DEPC treatment - surely unnecessary for PFA?! - (Dec/16/2011 )
I have seen that a lot of people use DEPC-treated PFA for fixing tissue that will be used for in situ hybridisation or will later want to extract RNA but is this really necessary? Surely, given that fixatives cross-link proteins and RNase is a protein, it will be rendered inactive by fixation - this is the whole point of using fixatives isn't it - to render inactive endogenous components that could damage the RNA or protein you are searching for?
Can anyone shed any light on this?
Thanks a lot!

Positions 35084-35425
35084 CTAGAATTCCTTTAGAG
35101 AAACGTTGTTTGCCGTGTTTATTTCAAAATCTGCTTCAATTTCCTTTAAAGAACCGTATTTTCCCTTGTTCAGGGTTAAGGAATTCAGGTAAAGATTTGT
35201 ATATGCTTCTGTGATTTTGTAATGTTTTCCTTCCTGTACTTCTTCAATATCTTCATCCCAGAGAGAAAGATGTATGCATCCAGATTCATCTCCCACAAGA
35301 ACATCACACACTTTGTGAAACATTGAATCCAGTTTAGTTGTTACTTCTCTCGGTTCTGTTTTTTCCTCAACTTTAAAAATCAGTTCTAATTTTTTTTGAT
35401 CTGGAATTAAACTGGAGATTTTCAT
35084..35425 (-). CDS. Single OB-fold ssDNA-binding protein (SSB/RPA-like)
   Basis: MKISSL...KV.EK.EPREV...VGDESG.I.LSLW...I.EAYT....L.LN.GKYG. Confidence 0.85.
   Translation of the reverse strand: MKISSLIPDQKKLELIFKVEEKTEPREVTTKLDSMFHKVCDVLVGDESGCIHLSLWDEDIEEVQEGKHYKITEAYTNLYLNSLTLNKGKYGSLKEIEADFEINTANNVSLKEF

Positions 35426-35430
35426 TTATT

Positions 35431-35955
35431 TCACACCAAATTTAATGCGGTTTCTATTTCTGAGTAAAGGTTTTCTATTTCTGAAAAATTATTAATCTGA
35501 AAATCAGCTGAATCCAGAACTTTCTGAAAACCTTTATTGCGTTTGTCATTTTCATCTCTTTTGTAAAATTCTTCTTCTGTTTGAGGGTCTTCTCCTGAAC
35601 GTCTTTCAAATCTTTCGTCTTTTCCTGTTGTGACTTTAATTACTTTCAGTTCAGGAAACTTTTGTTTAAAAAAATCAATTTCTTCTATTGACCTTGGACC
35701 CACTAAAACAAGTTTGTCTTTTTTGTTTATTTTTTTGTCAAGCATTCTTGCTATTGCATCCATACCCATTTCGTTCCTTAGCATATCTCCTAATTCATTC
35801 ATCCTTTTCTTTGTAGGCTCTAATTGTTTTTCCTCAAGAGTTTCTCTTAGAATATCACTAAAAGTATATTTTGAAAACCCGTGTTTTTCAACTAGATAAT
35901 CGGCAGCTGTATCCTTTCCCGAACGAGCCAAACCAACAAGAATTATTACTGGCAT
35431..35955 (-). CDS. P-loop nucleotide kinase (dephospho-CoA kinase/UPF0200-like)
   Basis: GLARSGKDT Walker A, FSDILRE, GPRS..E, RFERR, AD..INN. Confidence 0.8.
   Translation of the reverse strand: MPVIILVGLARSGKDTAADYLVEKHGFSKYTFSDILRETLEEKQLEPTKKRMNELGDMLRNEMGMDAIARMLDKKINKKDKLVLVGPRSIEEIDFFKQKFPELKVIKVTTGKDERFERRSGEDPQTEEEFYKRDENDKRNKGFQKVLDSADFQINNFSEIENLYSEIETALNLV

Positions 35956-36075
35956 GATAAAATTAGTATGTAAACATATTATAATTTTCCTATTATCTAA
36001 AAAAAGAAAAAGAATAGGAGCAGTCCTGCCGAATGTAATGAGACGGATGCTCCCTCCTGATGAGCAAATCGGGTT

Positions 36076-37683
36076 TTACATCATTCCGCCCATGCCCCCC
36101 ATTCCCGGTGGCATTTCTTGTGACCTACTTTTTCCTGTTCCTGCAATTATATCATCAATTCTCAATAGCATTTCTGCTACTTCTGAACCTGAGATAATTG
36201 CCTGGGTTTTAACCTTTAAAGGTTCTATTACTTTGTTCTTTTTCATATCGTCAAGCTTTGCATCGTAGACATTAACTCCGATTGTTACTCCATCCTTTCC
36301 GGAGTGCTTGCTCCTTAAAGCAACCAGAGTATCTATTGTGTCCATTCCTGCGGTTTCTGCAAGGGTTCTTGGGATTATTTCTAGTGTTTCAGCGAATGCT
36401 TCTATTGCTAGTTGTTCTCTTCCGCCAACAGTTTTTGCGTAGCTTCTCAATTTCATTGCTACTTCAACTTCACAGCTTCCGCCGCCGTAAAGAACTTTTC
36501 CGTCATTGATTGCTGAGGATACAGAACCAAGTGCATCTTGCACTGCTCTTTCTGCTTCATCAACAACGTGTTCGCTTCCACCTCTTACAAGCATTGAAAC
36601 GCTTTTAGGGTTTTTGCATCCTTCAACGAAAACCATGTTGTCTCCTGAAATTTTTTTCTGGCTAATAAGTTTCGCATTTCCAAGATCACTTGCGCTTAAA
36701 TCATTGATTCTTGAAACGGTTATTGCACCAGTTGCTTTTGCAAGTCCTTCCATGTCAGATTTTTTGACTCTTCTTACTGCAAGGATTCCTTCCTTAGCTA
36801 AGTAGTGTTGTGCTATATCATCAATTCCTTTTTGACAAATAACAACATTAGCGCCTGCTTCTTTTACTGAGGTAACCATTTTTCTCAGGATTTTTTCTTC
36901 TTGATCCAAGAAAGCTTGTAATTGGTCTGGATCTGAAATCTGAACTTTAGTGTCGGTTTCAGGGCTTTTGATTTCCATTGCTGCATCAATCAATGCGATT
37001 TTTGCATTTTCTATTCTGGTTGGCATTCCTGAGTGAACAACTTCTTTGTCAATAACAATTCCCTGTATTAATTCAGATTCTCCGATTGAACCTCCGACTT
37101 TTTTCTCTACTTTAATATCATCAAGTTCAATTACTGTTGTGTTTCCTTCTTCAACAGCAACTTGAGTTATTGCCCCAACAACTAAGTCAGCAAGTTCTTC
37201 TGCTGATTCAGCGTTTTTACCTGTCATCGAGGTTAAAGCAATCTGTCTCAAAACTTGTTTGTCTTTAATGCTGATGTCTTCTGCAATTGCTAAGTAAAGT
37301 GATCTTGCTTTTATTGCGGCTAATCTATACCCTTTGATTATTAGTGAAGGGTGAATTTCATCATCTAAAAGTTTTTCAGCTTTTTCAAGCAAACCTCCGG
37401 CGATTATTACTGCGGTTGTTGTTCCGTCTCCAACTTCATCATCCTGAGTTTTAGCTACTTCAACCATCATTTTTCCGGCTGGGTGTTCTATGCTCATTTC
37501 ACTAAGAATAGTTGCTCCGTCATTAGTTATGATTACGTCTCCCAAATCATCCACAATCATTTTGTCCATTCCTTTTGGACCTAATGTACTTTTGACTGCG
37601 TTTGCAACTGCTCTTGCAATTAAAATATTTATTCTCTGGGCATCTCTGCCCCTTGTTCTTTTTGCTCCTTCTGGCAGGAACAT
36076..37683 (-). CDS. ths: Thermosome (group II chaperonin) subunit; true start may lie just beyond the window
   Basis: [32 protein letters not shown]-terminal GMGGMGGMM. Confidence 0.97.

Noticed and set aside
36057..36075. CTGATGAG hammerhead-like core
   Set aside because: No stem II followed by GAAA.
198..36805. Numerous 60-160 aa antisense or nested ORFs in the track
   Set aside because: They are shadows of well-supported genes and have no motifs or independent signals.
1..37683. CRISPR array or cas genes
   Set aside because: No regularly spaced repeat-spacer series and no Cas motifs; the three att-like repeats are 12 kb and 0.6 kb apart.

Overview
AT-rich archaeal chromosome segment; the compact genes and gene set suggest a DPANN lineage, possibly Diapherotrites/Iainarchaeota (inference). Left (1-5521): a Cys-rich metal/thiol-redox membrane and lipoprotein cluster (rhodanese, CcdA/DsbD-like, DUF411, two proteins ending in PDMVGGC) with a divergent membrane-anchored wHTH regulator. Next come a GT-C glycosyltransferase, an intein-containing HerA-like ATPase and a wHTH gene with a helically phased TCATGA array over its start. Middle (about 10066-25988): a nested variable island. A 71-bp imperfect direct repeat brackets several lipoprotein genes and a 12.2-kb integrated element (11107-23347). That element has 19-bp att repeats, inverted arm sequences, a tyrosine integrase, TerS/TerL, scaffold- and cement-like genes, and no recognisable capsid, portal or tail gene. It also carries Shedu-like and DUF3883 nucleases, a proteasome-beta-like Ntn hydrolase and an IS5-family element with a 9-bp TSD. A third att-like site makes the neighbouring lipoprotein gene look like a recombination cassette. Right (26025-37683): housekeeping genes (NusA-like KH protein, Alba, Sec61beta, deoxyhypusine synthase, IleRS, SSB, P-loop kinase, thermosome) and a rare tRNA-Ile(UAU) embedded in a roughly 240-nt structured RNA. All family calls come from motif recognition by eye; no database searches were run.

Ditch the DEPC. I've done a lot of RNA work. I stopped depc-treating solutions years ago. We never used DEPC-treated PFA for fixing tissues. I prefer to use milli-Q or ultra-filtered or double-distilled H2O, whichever of those options is available and work carefully from there on out. I used to DEPC-treat glassware, but now I prefer to just rinse with ultra-filtered water. I know some labs that use only the house single-distilled or deionized water for in situ hybs. I change gloves a lot, work clean, have glassware/plasticware that is only used for RNA and I know of other labs which do things similarly. If you are working with RNA a lot, DEPC is just not feasible.
Thanks for the advice David C H!
Yeah, it really didn't make sense to treat PFA with DEPC!
Although I am surprised to learn that you use ultra-filtered water, I'll stop being so paranoid now.
Thanks a lot!